The Privilege of Buying 36 Rolls of Toilet Paper at Once, The Atlantic, 12 May 2016
Many low-income shoppers, a study finds, miss out on the savings that come with making purchases in bulk.
The article mentions a book that sounds a lot like the book I often talk about here, How The Other Half Ate, by Katherine Turner.
“One of the great ironies in modern America,” writes Mehrsa Baradaran in her 2015 book How the Other Half Banks, “is that the less money you have, the more you pay to use it.” … Her point — that when people don’t have much, a single dollar in some ways doesn’t go as far as it otherwise would — extends to several other parts of Americans’ financial lives, including how they shop.
Turner and Baradaran say the same thing: when you don’t have a lot of money, it’s more difficult to take advantage of things like buying in bulk or on sale.
The Atlantic article is based on this study: Frugality Is Hard To Afford. The full paper is free. Here’s the abstract:
Households commonly utilize strategies that provide long-term savings for everyday purchases in exchange for an increase in their short-term expenditures. They buy larger packages of non-perishable goods to take advantage of bulk discounts, and accelerate their purchases to take advantage of temporary discounts. We document that low income households are less likely to utilize these strategies even though they have greater incentives to do so. Moreover, results suggest a compounding effect: the inability to buy in bulk inhibits the ability to time purchases to take advantage of sales, and the inability to accelerate purchase timing to buy on sale inhibits the ability to buy in bulk. We find that the financial losses low income households incur due to underutilization of these strategies can be as large as half of the savings they accrue by purchasing cheaper brands. We provide causal evidence that liquidity constraints inhibit the use of these money-saving strategies.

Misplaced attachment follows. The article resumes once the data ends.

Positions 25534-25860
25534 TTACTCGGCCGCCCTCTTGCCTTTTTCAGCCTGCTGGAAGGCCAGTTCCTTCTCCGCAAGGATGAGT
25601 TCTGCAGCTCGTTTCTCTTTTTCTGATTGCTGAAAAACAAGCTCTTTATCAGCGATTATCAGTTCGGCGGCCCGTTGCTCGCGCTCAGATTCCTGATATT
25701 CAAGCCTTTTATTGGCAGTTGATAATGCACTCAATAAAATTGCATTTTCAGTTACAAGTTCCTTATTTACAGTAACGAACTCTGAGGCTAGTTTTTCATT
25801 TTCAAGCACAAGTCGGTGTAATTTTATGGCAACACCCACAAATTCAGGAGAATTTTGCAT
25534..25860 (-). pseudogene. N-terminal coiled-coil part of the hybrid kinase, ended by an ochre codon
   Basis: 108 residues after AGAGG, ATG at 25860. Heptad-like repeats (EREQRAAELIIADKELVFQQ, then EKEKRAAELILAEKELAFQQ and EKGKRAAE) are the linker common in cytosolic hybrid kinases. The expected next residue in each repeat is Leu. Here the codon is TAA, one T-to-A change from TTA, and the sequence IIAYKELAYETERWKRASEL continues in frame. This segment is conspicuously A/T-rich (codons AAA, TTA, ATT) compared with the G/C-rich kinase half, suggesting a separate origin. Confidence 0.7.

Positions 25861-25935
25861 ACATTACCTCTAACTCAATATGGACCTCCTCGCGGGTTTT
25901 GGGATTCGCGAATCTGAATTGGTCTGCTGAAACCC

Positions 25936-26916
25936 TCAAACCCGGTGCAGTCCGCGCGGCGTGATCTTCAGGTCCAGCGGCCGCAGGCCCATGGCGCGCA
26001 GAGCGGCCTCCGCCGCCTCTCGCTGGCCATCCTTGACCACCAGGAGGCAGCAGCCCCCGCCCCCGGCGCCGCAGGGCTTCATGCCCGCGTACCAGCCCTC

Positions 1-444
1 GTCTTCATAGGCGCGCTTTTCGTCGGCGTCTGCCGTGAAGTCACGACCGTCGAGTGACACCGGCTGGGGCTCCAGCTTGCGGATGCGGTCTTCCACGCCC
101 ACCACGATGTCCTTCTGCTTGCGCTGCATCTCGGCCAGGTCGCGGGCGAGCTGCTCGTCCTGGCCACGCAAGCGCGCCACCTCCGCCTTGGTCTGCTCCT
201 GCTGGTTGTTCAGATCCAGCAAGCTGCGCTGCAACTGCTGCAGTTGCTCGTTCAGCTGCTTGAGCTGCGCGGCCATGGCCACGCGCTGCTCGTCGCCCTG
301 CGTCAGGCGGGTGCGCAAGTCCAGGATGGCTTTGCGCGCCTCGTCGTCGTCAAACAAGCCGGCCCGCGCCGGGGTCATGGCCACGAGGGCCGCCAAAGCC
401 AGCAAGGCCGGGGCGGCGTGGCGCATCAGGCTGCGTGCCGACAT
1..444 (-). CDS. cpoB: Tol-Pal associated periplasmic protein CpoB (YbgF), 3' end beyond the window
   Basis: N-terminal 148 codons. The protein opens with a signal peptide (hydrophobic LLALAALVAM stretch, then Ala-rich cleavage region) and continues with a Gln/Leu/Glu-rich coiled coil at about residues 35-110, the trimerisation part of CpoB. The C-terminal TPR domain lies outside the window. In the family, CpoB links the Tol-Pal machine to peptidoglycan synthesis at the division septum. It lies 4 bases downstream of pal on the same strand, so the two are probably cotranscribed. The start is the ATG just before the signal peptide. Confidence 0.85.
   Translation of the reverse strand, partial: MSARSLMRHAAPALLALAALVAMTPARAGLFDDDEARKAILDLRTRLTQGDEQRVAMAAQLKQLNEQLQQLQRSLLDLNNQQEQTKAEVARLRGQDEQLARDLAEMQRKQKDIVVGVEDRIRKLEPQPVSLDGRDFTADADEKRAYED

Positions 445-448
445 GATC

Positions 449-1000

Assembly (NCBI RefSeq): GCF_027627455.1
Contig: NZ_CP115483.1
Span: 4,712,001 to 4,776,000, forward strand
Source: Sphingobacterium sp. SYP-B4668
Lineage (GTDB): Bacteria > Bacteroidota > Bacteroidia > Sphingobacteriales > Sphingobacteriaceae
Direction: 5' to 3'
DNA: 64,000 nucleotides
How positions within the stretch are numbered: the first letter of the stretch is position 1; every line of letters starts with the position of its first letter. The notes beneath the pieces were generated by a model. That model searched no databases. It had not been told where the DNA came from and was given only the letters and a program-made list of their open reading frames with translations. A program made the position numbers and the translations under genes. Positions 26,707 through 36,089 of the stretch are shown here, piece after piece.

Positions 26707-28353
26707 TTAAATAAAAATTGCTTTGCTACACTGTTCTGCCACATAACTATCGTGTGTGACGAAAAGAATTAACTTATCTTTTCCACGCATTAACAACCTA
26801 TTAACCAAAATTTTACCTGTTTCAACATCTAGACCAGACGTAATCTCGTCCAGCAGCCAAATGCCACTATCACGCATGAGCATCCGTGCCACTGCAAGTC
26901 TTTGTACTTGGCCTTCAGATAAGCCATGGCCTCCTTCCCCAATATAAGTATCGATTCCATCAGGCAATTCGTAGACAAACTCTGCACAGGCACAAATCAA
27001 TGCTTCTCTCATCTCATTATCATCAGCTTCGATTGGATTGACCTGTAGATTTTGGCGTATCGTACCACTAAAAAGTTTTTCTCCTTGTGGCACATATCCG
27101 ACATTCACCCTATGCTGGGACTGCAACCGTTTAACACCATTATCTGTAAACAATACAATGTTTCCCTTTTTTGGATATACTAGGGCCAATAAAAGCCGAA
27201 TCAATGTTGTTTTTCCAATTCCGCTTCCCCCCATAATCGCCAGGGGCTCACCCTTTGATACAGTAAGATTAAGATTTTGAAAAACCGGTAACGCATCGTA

There are more forces working against low-income workers besides the inability to stock up. I just talked about this on my last post, The External Costs Of Whole Food Plant-Based Diets. One is increased travel time:
High-income households were also more likely to buy more rolls of toilet paper at a time, which meant not only that they were saving money on each roll, but that they didn’t have to make as many trips to the store.
Travel costs. Not just in gasoline or transportation fares but in time you could have spent doing something else, like cleaning the bathroom (higher earners purchase cleaning services allowing them to travel more), or making more money (e.g. going to school or working more hours).
On top of that, Orhun and Palazzolo’s data suggests that poorer and richer consumers aren’t just buying products in different quantities — they’re sometimes doing so at different stores entirely. At corner stores, the price per sheet of toilet paper (or paper towel, or tissue, and so on) is much higher than at warehouse stores such as Costco and Sam’s Club — stores where the average customer tends to be somewhat well-off.
Using the argument in the study in regards to food, for example, belonging to a CSA (Community Supported Agriculture) would be a mark of privilege. It requires a local farm, an initial outlay of funds, at a specific time, special trips to pick up the produce (so, a car and the ability to drive, public transportation being more difficult), a bulk investment of time, knowledge, and labor in cleaning and processing the food, extra storage (refrigerated storage is more expensive), and the financial buffer to absorb the cost of poor crop yields or food waste since produce is perishable.